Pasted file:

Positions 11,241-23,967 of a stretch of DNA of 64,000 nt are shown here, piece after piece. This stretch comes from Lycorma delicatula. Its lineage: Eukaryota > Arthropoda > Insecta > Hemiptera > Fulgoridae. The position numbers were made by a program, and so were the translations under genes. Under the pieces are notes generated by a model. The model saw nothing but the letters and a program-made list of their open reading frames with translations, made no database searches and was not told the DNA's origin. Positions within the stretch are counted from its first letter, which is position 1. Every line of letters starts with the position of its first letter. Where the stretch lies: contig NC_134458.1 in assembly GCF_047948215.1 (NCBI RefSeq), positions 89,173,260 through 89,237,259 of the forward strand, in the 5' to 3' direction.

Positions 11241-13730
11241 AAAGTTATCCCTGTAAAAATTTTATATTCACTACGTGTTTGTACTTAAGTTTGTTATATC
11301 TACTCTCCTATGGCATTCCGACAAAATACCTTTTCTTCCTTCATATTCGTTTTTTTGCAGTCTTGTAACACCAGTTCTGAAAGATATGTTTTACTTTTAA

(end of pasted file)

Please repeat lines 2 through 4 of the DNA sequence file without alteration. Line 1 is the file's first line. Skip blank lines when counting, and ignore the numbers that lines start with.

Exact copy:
Positions 11241-13730
11241 AAAGTTATCCCTGTAAAAATTTTATATTCACTACGTGTTTGTACTTAAGTTTGTTATATC
11301 TACTCTCCTATGGCATTCCGACAAAATACCTTTTCTTCCTTCATATTCGTTTTTTTGCAGTCTTGTAACACCAGTTCTGAAAGATATGTTTTACTTTTAA